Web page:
PPF Group says it has no plans to suppress media in Serbia

NEWS 28.01.2021 21:37
Source: N1

The PPF Group, owned by the richest Czech Petr Kellner, rejected claims that its Telenor has plans to work with Telekom Serbia to suppress freedom of the media in Serbia, saying that those claims are slanderous.

Serbia is not the first country in which accusations of media suppression have been made against Kellner and his companies. The same thing happened last year when Kellner took over SME which owns the Nova TV in his native Czechia as well as more than 30 TV stations with 45 million viewers in eastern Europe. Journalists’ organizations in Slovenia have accused him of plotting with Prime Minister Janez Jansa against his harshest critics, journalists at POP TV which has been bought by Kellner.

Czech media have reported in detail about the accusations in Serbia that the planned deal between oligarch Kellner’s Telenor and the state-owned Telekom is actually aimed at reducing the market share of the SBB cable services provider and throttling the media which are not under the control of the Serbian authorities. Those media reports said that this is not the first time that the PFF Group owner has faced similar accusations adding that this was the case when he took over the Czech Nova TV.

“That is why, last year, the European Federation of Journalists, International Media Institute, Reporters Without Borders, the European Centre for Press and Media Freedom issued an open letter demanding a public promise that he would respect freedom of speech and the independence of news desks in the media. Their fear came over a statement by PPF manager Vladimir Mlinarz who said that whoever buys something, including the media, and pays big money for it has the right to dispose of it freely,” the Beta news agency’s Prague correspondent Dasa Pavlovic said.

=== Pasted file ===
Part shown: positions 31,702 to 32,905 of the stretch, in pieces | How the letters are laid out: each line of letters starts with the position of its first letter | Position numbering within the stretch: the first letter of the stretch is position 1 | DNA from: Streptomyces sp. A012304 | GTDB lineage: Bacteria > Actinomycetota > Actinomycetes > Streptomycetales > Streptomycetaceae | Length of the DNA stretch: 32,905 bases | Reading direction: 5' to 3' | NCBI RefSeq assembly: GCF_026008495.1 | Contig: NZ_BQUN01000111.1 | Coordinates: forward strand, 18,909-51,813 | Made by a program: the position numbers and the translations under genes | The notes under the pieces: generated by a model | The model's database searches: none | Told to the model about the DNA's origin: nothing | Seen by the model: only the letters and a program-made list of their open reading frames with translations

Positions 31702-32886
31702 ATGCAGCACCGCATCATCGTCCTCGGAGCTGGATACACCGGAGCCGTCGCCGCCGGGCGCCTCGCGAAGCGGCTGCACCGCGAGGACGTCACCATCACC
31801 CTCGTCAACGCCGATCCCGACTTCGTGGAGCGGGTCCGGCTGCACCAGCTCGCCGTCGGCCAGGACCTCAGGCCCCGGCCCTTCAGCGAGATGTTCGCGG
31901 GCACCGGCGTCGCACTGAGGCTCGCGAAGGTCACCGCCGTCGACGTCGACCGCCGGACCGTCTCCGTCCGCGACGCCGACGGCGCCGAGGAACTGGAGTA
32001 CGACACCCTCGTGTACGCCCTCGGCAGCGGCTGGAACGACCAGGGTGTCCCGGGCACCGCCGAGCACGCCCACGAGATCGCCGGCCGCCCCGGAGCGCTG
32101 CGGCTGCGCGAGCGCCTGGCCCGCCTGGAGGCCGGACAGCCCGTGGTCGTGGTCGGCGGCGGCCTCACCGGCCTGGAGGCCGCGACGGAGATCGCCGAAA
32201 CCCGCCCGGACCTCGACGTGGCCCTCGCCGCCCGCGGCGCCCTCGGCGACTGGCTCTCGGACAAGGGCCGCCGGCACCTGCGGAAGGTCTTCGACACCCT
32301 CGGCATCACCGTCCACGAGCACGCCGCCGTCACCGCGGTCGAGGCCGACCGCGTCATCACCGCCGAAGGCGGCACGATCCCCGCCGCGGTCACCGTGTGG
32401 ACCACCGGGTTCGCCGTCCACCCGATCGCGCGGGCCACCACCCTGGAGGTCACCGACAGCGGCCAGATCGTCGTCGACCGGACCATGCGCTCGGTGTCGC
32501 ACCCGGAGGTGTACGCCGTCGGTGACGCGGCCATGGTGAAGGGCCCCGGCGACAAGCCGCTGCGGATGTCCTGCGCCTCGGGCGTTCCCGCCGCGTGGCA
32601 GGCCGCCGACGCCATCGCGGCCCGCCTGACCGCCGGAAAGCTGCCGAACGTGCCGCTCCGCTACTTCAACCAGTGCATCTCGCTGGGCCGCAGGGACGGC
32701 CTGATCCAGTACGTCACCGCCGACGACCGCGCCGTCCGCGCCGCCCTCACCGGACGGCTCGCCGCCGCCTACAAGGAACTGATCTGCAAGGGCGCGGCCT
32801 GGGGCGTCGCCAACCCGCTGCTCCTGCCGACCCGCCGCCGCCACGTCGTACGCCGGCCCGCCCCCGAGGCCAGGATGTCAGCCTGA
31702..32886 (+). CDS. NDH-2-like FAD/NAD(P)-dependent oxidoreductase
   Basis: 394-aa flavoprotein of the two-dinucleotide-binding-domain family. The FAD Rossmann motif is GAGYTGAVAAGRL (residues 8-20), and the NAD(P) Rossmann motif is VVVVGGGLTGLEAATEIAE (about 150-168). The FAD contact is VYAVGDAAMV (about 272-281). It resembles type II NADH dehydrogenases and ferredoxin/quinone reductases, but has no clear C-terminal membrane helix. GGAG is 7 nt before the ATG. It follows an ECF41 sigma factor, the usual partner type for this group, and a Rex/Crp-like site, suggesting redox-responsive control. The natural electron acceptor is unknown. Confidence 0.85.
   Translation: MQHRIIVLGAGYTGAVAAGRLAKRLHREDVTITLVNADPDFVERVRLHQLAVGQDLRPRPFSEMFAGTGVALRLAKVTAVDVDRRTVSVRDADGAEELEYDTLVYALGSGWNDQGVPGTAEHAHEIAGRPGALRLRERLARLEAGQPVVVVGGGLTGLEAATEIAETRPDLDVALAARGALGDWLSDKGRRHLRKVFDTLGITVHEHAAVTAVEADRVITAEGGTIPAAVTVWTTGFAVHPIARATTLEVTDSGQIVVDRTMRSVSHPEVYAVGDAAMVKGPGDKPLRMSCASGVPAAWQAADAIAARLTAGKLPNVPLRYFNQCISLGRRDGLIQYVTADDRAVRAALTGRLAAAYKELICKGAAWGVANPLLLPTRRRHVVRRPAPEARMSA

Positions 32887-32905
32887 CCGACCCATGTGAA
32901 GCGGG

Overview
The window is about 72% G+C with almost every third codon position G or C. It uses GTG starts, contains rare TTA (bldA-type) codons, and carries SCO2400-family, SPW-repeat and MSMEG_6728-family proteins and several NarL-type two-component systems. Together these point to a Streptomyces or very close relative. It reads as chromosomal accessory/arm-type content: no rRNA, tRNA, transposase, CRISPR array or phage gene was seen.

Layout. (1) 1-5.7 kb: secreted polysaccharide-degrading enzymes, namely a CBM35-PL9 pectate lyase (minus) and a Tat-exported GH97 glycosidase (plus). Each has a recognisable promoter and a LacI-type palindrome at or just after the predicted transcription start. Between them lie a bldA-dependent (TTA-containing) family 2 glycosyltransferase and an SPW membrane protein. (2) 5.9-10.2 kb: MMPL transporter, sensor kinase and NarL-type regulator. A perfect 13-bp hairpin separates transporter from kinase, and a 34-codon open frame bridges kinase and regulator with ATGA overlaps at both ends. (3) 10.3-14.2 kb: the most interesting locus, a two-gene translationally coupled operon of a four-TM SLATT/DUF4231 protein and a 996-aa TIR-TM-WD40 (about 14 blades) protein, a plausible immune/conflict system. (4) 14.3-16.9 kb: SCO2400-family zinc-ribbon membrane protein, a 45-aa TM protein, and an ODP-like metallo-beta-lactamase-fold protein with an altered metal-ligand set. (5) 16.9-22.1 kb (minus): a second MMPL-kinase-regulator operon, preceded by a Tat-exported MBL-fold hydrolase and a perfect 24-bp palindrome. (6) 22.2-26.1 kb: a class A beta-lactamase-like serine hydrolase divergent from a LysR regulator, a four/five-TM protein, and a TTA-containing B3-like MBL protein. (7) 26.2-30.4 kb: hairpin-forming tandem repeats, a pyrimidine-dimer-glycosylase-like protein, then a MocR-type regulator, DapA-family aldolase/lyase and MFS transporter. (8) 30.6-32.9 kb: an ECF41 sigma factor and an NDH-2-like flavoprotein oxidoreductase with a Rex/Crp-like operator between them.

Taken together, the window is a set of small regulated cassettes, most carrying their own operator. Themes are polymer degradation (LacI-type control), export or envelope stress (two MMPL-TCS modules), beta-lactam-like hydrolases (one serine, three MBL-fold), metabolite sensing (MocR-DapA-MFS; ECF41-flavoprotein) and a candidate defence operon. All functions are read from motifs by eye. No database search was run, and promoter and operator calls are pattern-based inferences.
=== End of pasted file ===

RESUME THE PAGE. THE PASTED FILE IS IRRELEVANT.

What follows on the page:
N1 asked the Telenor Group in Norway if they think the use of that group’s name in anti-competition market collaboration was questionable. In 2018, Kellner took over several Telenor mobile networks in eastern Europe, including Telenor Serbia, but he kept the right to the name to mid-2021.

“International journalists’ organizations warned of one more important thing, that the independent media are under increased pressure in the region where PPF and Kellner operate including Serbia,” Pavlovic said.

Kellner has been signled out as someone who throttles freedom of the media not just in Czechia and Serbia but also in Slovenia after he took over POP TV, a station with national coverage which Prime Minister Jansa called the strongest opposition party.

“Kellner had a secret meeting with Jansa on December 3 last year. Both sides did their utmost to keep the meeting secret. Jansa’s cabinet confirmed the meeting only after we revealed it. We think, and this is our speculation, that Jansa offered Kellner something in telecommunications, infrastructure in return for POP TV. Jansa has done this before,” Slovenian journalist Primoz Cirman said.

Slovenian sources said that Jansa has a close relationship with Serbian President Aleksandar Vucic and they assume that the czech millionaire is part of efforts in both countries to take control of the media.

“As the populists in this part of Europe they connected and they share views. Towards Brussels. I think that everything that is going to happen in Slovenia should be viewed through the prism of what will happen in Serbia,” Cirman said.

The Czech businessman is no stranger to business dealings with populist and undemocratic regimes. Kellner set up the Home Credit company in China and was allegedly involved in a campaign to improve China’s image in Czechia. He also does business in Russia where he has excellent connections.

He is ranked 68th on the Forbes list of richest people with 15 billion Dollars in assets and is the most secretive of all Czech tycoons. He started acquiring his fortune in 1991, the time of the Wild East when Czechoslovakia handed out free shares which most people who grew up in Socialism did not realize would bring them huge wealth. Using Prime Minister Vaclav Klaus as his example, Kellner got hold of a large number of companies, including the Czech post office and insurance company.